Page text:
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Describe Weber's theory of social change.

Max Weber's theory of social change describes the social influences and institutions that led to the rise of capitalism. He examines the effects religion and leadership had on establishing a hard-work ethic and rational perspective within the economy.

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Max Weber’s theory of social change is an examination of capitalism as an economic system and the Protestant work ethic that fuels it.

Weber emphasizes the degree to which the social institution of religion creates capital change. In his study, he looks at Calvinism specifically. He argues that Calvinism and the rise of capitalism are causally linked. Calvinism, according to Weber, gives rise to a culture in which practitioners engage in the regular pursuit of profit for its own sake rather than for the forces of production and consumption. In other words, Calvinists worked hard because they believed that hard work pleased God. Religion alone, though, was not enough to spark social change in Weber’s schema.

The type of social structures which are powerful enough to create significant change in society require a cultural climate amenable to change. This involves political and social forces that go well beyond the scope of religious dogma. In this way, religion itself is both shaped by and shapes economic and political institutionsand their values. Furthermore, Weber identifies charismatic leadership as a precursor to social change. People and society, Weber argues, tend toward the rational, but they need persuasive leaders to articulate and guide their rationalism. Combined, these factors mechanize broad social and structural changes like capitalism.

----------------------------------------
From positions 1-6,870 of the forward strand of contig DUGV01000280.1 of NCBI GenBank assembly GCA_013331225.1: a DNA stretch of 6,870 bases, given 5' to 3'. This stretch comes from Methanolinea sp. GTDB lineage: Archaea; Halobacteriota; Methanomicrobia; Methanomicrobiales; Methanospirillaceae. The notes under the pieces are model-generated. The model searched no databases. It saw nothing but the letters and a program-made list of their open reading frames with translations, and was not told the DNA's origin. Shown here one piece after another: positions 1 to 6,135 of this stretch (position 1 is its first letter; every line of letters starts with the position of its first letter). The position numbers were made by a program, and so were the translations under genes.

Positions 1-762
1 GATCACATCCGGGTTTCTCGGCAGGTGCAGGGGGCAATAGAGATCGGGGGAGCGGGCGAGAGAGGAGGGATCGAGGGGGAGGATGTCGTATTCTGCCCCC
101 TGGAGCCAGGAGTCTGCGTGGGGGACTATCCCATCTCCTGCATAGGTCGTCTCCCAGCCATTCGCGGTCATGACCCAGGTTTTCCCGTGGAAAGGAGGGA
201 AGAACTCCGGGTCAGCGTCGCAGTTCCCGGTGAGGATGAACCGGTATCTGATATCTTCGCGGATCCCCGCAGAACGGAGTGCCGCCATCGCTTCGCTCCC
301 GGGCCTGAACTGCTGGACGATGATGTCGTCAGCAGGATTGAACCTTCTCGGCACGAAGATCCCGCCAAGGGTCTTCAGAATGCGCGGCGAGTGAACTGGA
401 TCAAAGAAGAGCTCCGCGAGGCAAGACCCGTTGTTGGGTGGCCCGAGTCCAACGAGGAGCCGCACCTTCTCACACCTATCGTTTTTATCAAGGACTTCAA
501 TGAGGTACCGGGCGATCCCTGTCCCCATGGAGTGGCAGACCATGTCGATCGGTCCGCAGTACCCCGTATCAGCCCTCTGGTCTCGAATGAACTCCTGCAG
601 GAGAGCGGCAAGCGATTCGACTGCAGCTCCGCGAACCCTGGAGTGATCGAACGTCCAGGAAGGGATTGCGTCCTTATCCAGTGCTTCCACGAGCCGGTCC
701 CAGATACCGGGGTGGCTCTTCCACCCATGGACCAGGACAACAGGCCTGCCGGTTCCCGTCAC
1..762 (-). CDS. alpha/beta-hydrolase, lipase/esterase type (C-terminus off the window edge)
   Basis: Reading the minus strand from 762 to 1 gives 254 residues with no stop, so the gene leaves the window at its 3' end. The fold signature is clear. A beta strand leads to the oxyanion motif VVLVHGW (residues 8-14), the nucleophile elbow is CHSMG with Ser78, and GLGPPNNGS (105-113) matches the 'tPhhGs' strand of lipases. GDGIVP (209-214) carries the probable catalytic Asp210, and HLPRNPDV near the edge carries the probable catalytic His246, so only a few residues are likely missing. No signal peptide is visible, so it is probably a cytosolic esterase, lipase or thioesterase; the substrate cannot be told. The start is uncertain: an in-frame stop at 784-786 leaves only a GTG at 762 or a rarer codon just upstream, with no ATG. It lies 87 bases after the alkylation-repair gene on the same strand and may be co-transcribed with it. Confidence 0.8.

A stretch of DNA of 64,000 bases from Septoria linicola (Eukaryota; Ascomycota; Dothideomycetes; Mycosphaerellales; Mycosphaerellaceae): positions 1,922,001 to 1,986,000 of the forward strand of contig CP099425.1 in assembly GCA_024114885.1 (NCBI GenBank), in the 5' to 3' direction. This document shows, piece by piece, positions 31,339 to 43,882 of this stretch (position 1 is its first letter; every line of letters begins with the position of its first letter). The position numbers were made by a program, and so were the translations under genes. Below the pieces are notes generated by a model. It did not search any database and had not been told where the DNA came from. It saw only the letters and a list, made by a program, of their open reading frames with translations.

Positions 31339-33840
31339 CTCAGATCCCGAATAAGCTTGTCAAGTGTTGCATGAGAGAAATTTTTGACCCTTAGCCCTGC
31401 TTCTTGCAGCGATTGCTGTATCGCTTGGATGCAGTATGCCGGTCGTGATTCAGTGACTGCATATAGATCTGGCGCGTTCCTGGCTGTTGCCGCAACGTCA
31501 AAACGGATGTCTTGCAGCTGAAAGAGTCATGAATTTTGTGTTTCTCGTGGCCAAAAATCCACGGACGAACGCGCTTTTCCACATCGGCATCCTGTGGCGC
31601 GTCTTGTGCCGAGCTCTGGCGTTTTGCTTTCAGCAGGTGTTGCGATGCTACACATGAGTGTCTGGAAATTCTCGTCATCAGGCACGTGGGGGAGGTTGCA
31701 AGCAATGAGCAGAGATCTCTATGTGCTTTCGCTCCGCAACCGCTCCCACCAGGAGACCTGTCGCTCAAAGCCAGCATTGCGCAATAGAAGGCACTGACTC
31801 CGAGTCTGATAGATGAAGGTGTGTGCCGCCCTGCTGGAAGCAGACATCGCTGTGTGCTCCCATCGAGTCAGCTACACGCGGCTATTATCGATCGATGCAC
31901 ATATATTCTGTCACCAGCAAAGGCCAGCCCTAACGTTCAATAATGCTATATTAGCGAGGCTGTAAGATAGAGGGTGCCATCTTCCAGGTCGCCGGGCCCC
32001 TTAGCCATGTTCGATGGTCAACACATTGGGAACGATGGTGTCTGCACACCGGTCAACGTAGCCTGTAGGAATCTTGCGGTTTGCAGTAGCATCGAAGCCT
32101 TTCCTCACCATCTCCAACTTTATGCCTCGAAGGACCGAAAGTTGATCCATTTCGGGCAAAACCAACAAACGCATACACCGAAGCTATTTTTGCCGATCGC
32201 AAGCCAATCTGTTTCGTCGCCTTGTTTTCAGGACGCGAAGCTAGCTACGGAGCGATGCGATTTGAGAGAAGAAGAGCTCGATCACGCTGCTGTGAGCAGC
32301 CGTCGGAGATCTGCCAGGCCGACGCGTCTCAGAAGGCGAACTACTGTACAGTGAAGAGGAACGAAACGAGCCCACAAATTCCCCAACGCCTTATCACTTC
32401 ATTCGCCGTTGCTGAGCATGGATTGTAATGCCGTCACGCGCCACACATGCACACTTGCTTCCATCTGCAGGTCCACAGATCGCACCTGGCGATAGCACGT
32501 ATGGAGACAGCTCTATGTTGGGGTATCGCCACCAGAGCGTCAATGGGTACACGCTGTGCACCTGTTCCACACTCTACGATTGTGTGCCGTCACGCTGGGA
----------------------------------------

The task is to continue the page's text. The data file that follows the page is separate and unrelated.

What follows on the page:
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In explaining capitalism, which is one of humanity’s significant social changes, Weber suggested that certain social structures led to the change. He pointed at religion and suggested that certain religions played an important role in the advent of capitalism. For instance, Weber suggested that capitalism developed from aspects of Calvinism that encouraged people to have savings or be successful. Additionally, the religious teachings suggested that those with successful businesses were the ‘chosen’ because God would not help the 'damned' succeed. The concept established the quest for economic gains to affirm an individual’s position.

He also added that social change is as a result of four specific actions that people take. He categorized the four actions as:

  • Traditional
  • Affective
  • Value
  • Instrumental

Under the traditional social action, Weber suggested that individual social action may be instigated by traditional beliefs and customs. The individual basing their decision on tradition would perform an action because it is expected by his culture.

Under the affective social action, Weber suggested that social change would occur because a group of people engages in a particular action as driven by their emotions. They may engage in the action because they like it.

On value-rational action, Weber suggested that social change may be driven by people engaging in actions that they deem right or wrong. Religion may dictate certain actions, forcing the individual to comply because they believe the action to be the right thing to do.